The UCSF Primary Care Internal Medicine Residency program is based at Zuckerberg San Francisco General Hospital (ZSFG), a publicly funded hospital. Their continuity clinic, the Richard H. Fine People’s Clinic, exclusively serves uninsured or publicly insured individuals and has a high burden of complex chronic disease, substance use disorder, and mental illness.
The UCSF Primary Care Internal Medicine Residency program implemented the UCSF Double Helix Practice Transformation curriculum into their program in July 2016. Curricular leaders identified 20 hours that were available during the interns’ intensive didactic month at the beginning of the year. Over the course of the month, materials from this website were used to introduce residents to the concepts of practice transformation and provide them in-depth learning on key areas. In addition, the residency identified residents with a key interest in practice transformation and invited them to join the clinic management team, where they became resident liaisons and leaders for clinical quality improvement projects.
We are currently developing an interactive timeline detailing how this residency implemented the UCSF Double Helix Practice Transformation curriculum into their program. It will be available on this page in Summer 2017.
- Use existing, carved-out teaching time – pre-clinic conference, didactic half-days, post-clinic conferences, etc.
- Change the way you teach: we are increasingly “living” the building blocks in clinic so be explicit with the residents when the building blocks are in display.
- Consider inviting residents to a clinic retreat (in lieu of a clinic session) with staff and focus on some aspect of primary care transformation.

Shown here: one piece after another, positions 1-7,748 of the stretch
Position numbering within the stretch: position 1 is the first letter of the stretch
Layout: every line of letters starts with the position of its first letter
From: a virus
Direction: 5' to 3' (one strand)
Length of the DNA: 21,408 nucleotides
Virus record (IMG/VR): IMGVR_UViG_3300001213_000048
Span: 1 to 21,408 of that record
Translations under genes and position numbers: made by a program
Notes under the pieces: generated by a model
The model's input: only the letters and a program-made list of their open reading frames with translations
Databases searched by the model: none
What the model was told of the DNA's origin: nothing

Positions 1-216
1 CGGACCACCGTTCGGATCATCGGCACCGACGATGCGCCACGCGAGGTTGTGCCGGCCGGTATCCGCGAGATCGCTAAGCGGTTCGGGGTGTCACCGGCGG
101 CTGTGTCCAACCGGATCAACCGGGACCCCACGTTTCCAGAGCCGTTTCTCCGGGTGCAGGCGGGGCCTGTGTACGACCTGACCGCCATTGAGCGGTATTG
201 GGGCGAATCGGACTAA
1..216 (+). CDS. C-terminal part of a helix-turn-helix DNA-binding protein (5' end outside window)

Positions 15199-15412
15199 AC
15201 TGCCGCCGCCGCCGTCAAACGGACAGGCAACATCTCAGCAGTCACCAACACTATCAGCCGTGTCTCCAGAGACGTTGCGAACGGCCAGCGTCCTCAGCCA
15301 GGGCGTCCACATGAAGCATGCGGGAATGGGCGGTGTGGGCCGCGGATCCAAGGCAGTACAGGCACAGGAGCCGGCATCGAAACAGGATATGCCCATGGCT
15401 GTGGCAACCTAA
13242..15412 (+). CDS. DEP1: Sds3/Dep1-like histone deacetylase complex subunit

- Pick your materials based on internal strengths. For example, if you have a champion for diabetes population management in your clinic or academic department, then build a session around that.
- Pick materials based on resident interest. There is usually some aspect of primary care transformation that is personally relevant to residents – i.e., access questions (how do I see my patient for follow-up?, how come I don’t get to see my same patients again).
- Resident enthusiasm (topics may be considered “soft” compared to traditional didactics). Focus on resident-sepcific data from clinic so it feels relevant.
- Lack of faculty champions. These may need to be built up.
- Lack of time.
- Guide the teaching based on what you have interest and/or champions for. We did a session on blood pressure control and racial disparities in our clinic and the residents led the teaching session to their peers, which was very successful.
- Make sessions interactive.
General Internal Medicine Residency Program
Richard H. Fine People's Clinic
Zuckerberg San Francisco General Hospital (ZSFG)